Relying on a market approach – i.e. deregulation – has been catastrophic in New Zealand which relaxed its regulation relating to housing, allowing people to ‘self-certify’. This has led to a huge crisis, with poorly constructed timber housing that has become mouldy and unhealthy to live in. Avoidable costs are now estimated to be $11.3 billion.
As Tom Jarman says, an informed client that sees the value and acts without regulation would be preferable. But we live in a culture where most people do the minimum to meet Building Regs and very few go beyond, so regulation is what’s needed.
3) Evaluation of projects should be by lifetime costing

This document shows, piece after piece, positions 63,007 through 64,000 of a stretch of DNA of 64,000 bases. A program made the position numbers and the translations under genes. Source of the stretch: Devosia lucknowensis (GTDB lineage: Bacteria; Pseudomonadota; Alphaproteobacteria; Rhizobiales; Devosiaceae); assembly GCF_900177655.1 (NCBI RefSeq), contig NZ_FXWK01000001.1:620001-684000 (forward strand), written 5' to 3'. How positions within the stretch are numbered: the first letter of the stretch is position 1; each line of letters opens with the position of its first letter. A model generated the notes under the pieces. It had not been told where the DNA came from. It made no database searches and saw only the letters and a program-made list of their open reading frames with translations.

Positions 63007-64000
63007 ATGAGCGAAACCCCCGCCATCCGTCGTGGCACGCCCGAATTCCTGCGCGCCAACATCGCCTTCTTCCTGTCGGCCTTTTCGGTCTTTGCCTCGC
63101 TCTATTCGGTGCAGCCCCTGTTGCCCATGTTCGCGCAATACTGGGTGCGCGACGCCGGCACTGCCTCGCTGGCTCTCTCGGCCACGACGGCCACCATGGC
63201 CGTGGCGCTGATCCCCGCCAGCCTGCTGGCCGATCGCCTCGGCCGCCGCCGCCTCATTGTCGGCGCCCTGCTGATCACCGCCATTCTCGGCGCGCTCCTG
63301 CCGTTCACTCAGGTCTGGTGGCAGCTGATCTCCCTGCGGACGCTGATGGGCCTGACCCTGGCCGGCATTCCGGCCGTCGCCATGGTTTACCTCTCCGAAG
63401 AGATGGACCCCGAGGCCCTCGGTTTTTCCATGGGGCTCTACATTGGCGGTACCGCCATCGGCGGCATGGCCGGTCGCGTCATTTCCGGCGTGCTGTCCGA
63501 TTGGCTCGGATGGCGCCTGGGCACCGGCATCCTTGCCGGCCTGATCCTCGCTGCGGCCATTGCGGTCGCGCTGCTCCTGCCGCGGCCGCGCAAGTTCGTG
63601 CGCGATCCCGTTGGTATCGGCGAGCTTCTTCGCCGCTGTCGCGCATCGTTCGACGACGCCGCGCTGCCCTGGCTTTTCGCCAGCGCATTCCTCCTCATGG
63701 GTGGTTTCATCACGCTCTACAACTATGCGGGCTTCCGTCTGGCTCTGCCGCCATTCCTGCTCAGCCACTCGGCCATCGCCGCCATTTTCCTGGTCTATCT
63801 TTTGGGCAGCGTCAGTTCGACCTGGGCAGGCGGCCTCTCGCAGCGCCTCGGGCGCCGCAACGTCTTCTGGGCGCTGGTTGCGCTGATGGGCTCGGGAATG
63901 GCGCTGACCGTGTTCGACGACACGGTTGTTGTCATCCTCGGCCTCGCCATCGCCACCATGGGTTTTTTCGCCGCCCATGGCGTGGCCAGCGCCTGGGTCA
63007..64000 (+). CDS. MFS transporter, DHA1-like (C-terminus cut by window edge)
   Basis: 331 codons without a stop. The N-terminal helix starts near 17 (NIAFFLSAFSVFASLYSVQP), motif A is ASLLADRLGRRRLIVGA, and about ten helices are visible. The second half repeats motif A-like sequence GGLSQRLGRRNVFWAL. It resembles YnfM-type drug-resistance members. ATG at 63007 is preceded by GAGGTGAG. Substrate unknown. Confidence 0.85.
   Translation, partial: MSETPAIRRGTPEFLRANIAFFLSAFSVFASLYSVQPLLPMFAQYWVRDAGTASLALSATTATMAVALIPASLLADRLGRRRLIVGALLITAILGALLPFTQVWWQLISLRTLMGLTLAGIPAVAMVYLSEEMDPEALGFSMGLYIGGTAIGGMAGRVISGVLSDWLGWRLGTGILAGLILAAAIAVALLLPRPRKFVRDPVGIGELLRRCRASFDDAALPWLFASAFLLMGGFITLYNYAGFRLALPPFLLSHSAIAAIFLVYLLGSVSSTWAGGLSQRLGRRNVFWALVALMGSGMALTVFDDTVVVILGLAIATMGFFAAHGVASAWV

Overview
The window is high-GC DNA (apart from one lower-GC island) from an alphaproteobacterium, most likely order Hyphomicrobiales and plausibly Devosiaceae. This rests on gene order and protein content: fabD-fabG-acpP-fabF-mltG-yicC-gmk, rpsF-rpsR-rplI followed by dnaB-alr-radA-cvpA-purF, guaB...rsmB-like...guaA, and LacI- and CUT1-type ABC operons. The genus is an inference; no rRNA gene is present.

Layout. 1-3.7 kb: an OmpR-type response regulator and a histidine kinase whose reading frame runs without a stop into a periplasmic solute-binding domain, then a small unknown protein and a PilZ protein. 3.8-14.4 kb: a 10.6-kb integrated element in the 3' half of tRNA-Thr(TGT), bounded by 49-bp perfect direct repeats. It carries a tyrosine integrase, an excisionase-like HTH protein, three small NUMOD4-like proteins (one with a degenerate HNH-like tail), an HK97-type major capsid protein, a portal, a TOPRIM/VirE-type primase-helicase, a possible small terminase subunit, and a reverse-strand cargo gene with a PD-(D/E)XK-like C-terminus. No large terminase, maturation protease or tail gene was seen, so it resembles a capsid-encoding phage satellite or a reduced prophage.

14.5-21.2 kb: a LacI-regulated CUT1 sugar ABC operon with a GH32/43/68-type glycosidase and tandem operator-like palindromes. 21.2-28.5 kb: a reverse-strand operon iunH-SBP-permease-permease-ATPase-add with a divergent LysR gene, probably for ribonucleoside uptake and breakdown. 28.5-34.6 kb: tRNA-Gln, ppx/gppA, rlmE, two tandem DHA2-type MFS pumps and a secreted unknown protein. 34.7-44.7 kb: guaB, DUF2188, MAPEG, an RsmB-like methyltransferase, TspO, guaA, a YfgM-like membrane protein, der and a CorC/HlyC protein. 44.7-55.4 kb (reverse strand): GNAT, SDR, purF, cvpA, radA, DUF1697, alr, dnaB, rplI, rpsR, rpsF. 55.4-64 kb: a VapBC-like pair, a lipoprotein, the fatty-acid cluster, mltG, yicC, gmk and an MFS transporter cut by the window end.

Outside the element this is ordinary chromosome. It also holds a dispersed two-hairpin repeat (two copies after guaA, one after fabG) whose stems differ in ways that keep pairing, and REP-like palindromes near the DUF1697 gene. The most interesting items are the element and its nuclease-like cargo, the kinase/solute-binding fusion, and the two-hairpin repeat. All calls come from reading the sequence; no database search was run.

It’s much more sensible to include the total cost during the life of the item than the capital cost, lifetime costs should include the co-benefits – there are many of these, some for the owner, some for the nation. Those to the owner include (for housing) a warmer house, increased house value, a more comfortable and stylish house. Those to the nation include new jobs, reduction in trade deficit (because less foreign gas imported), and reduced infrastructure costs.
4) New houses should be Passivhaus